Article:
Most people probably know the phrase “A leap of faith”. I would guess that not so many have heard “A journey of faith”, although I think it would be known to most Christians. Weather other religions also use the phrase, I do not know. In Christian terms it is usually used metaphorically but for three men every Christian will have heard of, it was both and a figurative and literal journey of faith. I refer of course to the three Magi, who visited the baby Jesus soon after his birth.
The children’s Nativity play, performed in so many schools near christmas, along with a goodly number of films and television programs, not to mention my own tongue in cheek story of the nativity, depict or refer to the magi as kings, who visit the child in the stable in which he was born; Matthew shows us (Matthew 2: 1-12) that this is incorrect in two aspects. He says that “On coming to the house, they saw the child with his mother Mary”. It seems then that soon after the birth, Joseph, Mary and the child Jesus found proper accommodation, instead of the stable, presumably after the census when some of the people in Bethlehem would have left to return to the current homes. Matthew never mentions Kings in his account, they are wise men or Magi.
These men from the East travelled a great distance to see the boy king, Jesus, following the newly discovered star which to the people of that age would almost certainly be considered a portent or maybe prophesy.
It seems likely that they came from Persia, although Babylonia or Arabia are possible too. These wise men were probably both astrologers and early astronomers, studying the stars (astronomy) and interpreting their meaning (astrology). It is likely to be the astrology aspect of their studies that lead to them being considered to be wise.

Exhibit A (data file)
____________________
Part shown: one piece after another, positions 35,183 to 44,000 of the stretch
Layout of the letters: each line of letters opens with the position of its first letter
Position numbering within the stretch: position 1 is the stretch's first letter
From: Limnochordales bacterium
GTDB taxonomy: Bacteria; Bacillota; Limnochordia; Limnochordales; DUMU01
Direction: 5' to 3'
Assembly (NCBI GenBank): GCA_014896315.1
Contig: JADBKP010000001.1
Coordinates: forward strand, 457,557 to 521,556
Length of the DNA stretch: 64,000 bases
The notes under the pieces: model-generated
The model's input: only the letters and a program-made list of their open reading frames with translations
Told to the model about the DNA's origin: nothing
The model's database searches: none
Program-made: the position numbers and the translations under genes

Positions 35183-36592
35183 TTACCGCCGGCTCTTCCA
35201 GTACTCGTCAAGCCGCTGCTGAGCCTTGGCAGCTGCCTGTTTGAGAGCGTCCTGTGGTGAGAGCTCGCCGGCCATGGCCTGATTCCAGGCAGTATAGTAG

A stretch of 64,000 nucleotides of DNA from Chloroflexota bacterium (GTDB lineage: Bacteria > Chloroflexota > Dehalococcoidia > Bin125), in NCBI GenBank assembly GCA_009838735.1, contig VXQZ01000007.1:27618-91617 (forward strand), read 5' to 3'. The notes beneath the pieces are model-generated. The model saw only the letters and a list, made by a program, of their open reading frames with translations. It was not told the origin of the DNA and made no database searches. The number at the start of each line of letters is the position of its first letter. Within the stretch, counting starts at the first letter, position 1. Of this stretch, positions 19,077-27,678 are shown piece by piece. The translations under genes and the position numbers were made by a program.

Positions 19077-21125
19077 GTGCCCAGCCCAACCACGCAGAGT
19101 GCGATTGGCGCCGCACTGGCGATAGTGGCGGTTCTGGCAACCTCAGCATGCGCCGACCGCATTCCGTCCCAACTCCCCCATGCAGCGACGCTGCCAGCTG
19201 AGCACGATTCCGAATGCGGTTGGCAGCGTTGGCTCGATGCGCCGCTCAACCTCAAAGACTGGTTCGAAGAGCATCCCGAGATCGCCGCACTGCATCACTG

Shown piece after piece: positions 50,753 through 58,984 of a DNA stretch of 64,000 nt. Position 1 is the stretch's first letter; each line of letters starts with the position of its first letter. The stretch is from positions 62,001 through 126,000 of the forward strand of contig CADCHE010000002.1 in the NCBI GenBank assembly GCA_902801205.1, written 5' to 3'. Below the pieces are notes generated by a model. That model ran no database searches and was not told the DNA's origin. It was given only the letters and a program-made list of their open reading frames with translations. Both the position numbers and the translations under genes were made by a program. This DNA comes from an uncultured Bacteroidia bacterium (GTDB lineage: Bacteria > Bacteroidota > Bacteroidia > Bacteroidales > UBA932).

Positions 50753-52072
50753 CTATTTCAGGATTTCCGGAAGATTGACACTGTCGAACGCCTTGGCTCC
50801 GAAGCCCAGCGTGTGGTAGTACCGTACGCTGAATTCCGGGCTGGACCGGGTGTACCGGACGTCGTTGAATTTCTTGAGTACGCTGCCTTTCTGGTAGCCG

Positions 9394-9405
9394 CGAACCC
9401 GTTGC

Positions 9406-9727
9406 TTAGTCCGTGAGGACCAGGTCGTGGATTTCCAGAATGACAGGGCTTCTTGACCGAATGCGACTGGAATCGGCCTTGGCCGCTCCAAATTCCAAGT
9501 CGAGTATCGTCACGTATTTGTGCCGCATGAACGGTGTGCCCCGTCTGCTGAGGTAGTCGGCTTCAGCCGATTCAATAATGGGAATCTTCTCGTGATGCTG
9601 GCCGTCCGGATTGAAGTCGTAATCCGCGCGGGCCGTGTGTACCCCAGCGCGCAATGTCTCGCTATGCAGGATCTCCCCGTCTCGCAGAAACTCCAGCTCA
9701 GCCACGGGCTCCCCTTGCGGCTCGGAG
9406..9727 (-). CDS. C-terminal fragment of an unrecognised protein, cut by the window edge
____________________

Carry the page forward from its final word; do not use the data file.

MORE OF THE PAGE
To the magi, a new star would be a momentous event, that needed to be investigated. Nevertheless, it was a leap of faith even to set out to follow the star, not knowing how far they would have to travel or where it might lead them.
The journey to their ultimate destination must have taken many weeks, more likely months and was probably slow through inhospitable terrain. To follow a star, much of their travel would probably have been at night time, which for soldiers would not be unusual but for civilians it would not be usual. Travelling at night in that time was usually only done as a matter of necessity.
The magi were apparently wealthy men, evidenced by the nature of the gifts they brought with them. The gifts were not only expensive but in their own way, a prophesy of Jesus’ future. Gold represented Kingship, frankincense would be for priesthood (Rabbi/teacher) and the myrrh his death, which in the society of the age was used to embalm a body.
The journey the magi mad could be made in a matter of hours today, it would have taken them months of dangerous travel, with an uncertain ending; a journey of faith indeed.